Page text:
Date of Award

1963

Degree Type

Dissertation

Degree Name

Doctor of Philosophy in Pharmaceutical Sciences

Specialization

Pharmacology

Department

Pharmacology

First Advisor

John J. De Feo

Abstract

The General Adaptation Syndrome (G.A.S.) was characterized for chronic forced restraint stress in normal and reserpinized (1 mg/kg, I.P.) male albino rats. This was accomplished by analyzing the interrelationships among brain neurohumoral levels (serotonin (5-HT) and norepinephrine (NE)), serum corticosterone (KS) levels, and various organ weights such as thymus, testes, pituitaries, and adrenals.

Reserpine was observed to prevent normal rats from adapting to this stress (mortality rate was 50%) possibly via inanition. It was suggested that the overall non-adaptive effects produced could ultimately be due to the ability of reserpine to induce a chemical sympathectomy. Thus, by depleting the A.N.S. of accessible NE, an animal would be unable to respond to a severe change in environment.

Control animals demonstrated both behavioral and neurochemical adaptation in response to this stress. Initial excitation associated with restraint was related to increased brain 5-HT levels and decreased brain NE levels. As the experiment progressed, stress animals became less excitable and easier to handle which was also associated with the return of both brain amines to normal levels.

In contrast, reserpinized animals subjected to chronic restraint stress became progressively more excitable and difficult to handle as the experiment proceeded. This behavior can best be described by C.N.S, depression associated with extreme hypersensitivity to handling. This progressive change in behavior was correlated with the progressive depletion of brain NE levels, since brain 5-HT remained at relatively normal levels. The progressive increase in excitation thus appeared to be dependent on NE depletion or release.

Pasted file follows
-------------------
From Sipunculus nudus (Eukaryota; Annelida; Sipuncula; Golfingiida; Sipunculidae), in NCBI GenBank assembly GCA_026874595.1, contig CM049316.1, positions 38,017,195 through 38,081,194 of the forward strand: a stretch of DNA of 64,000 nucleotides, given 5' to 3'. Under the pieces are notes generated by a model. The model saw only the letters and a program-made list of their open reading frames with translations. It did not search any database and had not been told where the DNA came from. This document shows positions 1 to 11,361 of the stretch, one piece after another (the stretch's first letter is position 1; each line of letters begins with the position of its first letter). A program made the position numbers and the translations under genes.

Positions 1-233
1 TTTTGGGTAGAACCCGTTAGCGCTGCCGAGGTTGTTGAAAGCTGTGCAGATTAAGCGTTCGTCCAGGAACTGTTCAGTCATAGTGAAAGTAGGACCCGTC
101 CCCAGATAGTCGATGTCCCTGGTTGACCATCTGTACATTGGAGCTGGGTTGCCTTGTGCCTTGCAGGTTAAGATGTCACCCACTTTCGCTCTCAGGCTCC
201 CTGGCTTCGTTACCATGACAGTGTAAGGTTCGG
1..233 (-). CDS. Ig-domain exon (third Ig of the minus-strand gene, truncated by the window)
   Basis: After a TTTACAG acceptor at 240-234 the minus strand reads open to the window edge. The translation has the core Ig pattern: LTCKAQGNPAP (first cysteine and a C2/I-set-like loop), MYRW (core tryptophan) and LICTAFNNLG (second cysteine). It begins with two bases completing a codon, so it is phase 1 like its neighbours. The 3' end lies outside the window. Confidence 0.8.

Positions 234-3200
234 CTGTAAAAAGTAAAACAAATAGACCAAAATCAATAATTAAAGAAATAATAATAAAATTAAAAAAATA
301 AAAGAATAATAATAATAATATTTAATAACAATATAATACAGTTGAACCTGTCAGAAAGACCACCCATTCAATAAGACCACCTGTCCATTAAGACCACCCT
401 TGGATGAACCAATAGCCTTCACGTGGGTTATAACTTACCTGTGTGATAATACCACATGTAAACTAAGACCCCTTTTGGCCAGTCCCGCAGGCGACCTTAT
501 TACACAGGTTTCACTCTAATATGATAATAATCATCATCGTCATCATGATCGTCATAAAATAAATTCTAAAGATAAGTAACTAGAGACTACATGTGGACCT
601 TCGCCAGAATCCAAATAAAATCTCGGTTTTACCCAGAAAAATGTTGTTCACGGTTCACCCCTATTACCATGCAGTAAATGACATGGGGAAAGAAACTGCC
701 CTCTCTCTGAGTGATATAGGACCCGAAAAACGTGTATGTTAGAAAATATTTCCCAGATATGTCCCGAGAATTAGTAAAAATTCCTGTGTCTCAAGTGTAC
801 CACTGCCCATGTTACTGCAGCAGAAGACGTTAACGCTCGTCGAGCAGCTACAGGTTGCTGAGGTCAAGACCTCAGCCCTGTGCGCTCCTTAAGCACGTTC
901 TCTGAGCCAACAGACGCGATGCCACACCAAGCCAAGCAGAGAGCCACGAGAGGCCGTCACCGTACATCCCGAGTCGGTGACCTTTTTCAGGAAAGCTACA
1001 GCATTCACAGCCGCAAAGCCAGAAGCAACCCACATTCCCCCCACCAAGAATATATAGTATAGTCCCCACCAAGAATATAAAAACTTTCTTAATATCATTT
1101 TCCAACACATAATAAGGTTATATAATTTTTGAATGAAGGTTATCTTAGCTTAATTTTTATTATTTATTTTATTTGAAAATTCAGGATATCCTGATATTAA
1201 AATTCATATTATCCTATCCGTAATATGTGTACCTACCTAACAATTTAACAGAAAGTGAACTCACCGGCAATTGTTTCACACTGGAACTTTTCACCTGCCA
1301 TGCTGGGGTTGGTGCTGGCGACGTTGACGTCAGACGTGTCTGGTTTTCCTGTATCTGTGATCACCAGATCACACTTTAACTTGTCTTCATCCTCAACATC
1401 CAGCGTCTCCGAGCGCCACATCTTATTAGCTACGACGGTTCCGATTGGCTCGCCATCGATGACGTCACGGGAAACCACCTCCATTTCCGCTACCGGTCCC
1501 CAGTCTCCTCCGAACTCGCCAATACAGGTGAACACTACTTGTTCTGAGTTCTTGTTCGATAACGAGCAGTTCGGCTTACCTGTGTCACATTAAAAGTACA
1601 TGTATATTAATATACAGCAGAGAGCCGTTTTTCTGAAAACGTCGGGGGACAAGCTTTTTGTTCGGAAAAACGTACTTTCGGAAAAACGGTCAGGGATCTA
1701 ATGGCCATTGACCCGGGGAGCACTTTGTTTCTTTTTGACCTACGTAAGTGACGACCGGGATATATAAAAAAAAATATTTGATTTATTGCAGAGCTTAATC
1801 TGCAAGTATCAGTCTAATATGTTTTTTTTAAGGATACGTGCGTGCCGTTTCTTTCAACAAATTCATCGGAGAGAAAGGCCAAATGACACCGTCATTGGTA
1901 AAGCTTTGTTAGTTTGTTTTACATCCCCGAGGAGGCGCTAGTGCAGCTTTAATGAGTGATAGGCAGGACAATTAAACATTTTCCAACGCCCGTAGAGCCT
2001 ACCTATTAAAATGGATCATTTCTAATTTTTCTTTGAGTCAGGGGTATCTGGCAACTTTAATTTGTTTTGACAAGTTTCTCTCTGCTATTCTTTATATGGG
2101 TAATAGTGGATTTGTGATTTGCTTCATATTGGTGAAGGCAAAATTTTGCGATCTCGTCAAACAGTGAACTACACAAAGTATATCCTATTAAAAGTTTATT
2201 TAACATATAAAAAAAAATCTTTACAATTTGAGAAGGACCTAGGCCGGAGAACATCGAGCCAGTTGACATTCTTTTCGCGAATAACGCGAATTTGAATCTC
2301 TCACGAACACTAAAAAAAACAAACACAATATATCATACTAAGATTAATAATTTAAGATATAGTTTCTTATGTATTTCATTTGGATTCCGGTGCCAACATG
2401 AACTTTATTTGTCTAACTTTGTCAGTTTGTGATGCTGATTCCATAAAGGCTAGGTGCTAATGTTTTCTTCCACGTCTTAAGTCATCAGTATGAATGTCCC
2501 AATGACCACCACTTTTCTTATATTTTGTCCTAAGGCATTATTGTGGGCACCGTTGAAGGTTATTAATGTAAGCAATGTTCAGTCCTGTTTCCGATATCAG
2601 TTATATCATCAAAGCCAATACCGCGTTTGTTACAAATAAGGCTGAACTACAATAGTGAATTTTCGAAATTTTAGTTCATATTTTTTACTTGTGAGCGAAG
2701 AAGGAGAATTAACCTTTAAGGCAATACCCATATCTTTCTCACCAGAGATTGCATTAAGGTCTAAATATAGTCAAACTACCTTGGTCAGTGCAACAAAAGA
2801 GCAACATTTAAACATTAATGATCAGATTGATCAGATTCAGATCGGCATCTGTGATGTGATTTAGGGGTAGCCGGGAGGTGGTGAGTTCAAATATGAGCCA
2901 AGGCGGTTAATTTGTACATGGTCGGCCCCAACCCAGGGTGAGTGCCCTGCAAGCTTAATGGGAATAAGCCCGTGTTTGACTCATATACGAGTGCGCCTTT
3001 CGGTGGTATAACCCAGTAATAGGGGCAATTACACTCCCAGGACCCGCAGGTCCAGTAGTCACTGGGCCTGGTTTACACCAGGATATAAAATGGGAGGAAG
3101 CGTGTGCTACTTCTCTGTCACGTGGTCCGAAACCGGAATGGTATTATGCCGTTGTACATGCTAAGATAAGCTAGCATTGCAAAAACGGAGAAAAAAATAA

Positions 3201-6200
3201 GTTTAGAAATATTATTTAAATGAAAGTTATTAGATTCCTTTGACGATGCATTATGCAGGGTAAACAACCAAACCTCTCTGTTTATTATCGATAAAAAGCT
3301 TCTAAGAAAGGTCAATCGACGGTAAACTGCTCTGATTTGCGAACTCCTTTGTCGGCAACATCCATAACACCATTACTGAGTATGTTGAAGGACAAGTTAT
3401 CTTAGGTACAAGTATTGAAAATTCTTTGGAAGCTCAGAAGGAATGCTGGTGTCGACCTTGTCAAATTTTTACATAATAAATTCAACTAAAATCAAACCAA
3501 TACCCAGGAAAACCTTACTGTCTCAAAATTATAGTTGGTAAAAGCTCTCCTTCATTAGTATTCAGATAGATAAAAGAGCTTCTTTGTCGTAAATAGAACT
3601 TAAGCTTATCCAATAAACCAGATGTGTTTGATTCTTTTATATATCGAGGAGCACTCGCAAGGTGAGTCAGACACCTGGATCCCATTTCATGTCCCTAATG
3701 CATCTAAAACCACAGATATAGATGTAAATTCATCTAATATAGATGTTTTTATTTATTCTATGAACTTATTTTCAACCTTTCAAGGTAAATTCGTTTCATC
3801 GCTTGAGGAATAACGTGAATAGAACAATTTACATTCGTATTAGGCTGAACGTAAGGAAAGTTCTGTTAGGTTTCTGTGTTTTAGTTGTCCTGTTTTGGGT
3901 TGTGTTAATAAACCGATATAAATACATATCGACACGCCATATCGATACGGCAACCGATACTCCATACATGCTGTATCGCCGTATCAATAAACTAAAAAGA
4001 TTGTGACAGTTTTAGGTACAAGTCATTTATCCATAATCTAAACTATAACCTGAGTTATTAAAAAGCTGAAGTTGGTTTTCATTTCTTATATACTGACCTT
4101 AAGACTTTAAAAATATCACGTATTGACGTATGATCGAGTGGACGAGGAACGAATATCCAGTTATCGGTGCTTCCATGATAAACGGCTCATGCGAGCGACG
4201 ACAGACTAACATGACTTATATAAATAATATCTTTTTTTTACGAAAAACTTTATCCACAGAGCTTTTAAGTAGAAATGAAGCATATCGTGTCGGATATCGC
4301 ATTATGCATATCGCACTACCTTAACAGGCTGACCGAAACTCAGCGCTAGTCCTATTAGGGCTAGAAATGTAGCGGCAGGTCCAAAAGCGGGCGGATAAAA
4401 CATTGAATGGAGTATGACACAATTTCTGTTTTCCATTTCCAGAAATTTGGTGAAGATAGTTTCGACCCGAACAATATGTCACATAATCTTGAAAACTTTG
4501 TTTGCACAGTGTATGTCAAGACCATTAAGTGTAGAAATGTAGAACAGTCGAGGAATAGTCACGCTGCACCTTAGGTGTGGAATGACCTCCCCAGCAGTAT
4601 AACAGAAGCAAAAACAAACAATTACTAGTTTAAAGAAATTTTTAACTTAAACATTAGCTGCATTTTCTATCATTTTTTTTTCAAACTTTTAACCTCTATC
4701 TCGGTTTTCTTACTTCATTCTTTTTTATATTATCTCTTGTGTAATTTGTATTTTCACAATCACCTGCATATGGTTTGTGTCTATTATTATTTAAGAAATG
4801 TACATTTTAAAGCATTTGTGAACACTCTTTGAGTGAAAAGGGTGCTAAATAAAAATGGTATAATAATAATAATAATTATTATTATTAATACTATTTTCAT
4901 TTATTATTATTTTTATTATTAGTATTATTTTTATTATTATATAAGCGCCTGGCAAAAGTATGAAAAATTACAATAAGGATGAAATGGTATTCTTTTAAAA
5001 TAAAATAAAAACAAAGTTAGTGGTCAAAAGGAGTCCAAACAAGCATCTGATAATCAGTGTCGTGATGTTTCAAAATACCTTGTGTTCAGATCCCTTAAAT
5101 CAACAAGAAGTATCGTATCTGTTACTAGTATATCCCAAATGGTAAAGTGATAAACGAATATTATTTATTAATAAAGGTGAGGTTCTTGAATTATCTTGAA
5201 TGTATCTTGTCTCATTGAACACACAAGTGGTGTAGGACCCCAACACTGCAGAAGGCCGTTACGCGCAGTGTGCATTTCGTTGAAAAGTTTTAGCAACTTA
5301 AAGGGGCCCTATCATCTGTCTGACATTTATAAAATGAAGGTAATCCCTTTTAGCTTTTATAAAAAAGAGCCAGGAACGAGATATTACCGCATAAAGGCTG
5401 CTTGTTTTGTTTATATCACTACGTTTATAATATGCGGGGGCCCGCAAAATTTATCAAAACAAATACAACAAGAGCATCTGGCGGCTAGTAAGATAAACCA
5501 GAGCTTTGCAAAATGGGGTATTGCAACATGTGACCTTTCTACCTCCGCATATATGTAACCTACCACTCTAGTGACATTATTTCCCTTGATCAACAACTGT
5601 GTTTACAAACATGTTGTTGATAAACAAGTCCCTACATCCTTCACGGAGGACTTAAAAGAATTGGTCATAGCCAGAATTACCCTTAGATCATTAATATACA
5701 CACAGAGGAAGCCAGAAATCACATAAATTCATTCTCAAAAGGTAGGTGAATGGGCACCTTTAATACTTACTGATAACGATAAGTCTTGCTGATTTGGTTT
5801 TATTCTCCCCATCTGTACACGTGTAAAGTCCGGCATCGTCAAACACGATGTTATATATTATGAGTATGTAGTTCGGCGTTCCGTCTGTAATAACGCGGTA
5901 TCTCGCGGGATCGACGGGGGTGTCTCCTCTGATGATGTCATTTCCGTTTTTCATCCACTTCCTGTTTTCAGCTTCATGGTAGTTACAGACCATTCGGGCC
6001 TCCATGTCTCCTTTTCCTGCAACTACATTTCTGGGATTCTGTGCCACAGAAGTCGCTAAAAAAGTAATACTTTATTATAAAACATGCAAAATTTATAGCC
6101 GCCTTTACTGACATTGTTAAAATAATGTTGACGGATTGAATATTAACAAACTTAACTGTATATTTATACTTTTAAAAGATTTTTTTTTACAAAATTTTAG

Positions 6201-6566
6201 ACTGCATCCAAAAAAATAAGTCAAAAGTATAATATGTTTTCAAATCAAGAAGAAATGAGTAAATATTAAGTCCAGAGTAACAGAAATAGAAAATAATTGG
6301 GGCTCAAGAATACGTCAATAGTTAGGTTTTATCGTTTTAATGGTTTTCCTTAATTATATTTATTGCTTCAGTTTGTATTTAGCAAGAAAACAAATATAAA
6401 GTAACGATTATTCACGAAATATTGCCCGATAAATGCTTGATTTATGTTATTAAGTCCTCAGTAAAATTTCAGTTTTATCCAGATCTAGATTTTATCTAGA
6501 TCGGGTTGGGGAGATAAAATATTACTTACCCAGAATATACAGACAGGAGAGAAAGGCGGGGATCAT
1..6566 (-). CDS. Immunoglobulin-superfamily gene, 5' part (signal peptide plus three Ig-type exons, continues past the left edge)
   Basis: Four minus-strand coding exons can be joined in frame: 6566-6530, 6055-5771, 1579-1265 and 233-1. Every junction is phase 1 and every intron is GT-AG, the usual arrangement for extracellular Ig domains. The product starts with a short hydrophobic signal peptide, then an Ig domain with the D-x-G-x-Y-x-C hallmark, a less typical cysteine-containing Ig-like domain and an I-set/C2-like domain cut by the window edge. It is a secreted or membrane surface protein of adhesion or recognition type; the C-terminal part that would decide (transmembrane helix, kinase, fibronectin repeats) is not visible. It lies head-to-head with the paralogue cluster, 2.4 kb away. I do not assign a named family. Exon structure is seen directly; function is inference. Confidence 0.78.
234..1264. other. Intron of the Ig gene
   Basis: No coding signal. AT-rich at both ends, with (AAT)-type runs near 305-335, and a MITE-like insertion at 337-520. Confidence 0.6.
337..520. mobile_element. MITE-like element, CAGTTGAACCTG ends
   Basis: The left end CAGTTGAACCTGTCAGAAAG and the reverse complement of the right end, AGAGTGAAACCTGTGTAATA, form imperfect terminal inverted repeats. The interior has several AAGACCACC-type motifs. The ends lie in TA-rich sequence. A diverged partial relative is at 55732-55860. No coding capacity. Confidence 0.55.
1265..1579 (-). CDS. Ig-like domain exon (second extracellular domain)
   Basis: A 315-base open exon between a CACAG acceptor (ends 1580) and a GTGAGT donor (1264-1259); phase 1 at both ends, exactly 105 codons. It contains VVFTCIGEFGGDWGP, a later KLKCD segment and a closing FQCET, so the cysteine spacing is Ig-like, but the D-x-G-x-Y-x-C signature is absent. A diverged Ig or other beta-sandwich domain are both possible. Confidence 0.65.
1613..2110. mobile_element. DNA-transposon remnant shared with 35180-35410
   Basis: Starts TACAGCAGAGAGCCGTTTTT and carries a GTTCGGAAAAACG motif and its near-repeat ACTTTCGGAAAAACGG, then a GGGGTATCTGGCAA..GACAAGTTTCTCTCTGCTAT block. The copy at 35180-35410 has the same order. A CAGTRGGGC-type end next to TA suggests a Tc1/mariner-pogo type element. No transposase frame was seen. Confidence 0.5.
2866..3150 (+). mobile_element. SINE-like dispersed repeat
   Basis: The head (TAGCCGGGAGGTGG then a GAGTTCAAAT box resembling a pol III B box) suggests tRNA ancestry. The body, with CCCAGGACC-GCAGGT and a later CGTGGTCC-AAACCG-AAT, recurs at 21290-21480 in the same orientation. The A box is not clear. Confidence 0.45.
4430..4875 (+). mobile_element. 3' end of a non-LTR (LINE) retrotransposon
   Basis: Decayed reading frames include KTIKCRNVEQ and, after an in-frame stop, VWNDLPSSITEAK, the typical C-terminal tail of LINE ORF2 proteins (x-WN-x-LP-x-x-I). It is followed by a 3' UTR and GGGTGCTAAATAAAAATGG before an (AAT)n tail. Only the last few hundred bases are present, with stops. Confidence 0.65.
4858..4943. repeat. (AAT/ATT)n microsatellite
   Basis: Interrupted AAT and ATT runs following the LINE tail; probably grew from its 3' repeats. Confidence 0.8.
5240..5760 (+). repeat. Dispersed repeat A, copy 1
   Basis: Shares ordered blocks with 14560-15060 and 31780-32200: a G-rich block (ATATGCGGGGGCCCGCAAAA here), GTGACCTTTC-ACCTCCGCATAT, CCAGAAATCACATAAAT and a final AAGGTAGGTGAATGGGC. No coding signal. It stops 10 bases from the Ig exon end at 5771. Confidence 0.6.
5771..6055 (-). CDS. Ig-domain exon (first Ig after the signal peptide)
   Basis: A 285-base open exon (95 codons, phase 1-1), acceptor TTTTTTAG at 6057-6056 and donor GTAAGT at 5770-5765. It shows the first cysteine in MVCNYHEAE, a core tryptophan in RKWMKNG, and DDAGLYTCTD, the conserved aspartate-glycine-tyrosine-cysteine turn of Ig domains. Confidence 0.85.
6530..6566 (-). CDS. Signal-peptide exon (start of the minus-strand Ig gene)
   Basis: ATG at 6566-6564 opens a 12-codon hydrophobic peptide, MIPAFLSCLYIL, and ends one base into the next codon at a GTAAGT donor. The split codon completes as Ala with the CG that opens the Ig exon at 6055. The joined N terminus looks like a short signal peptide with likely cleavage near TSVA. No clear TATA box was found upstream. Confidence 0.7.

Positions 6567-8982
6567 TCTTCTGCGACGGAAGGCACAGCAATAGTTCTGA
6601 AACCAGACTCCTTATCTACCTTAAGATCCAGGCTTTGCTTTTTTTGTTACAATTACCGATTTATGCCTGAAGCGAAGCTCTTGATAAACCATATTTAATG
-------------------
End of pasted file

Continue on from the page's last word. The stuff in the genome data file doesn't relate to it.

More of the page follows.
Reserpine (1 mg/kg, I.P.) induced a progressive depletion of brain NE while it did not do so with 5-HT. This was interpreted as indicating that 5-HT synthesis was equivalent to its release. In contrast 0.5 mg/kg, I.P., of reserpine was found to produce a progressive depletion of 5-HT as well as NE. On the other hand, higher doses of reserpine inhibited the serotonin depletion effects produced by the 1 mg/kg. In fact, some animals demonstrated levels above normal following the chronio administration of reserpine (2 mg/kg, I.P.). Therefore, a poss1ble serotonin-feedback mechanism involving the free and bound concentrations of this amine may be indicated.

Increased brain 5-HT levels twenty-four hours after the thirty-second dose of reserpine was also suggestive of an increased synthesis rate. Behavioral excitability was also found to characterize these increased serotonin levels in all experiments conducted. Norepinephrine, on the other hand, did not demonstrate any observable changes in the rate of synthesis under the influence of reserpine.

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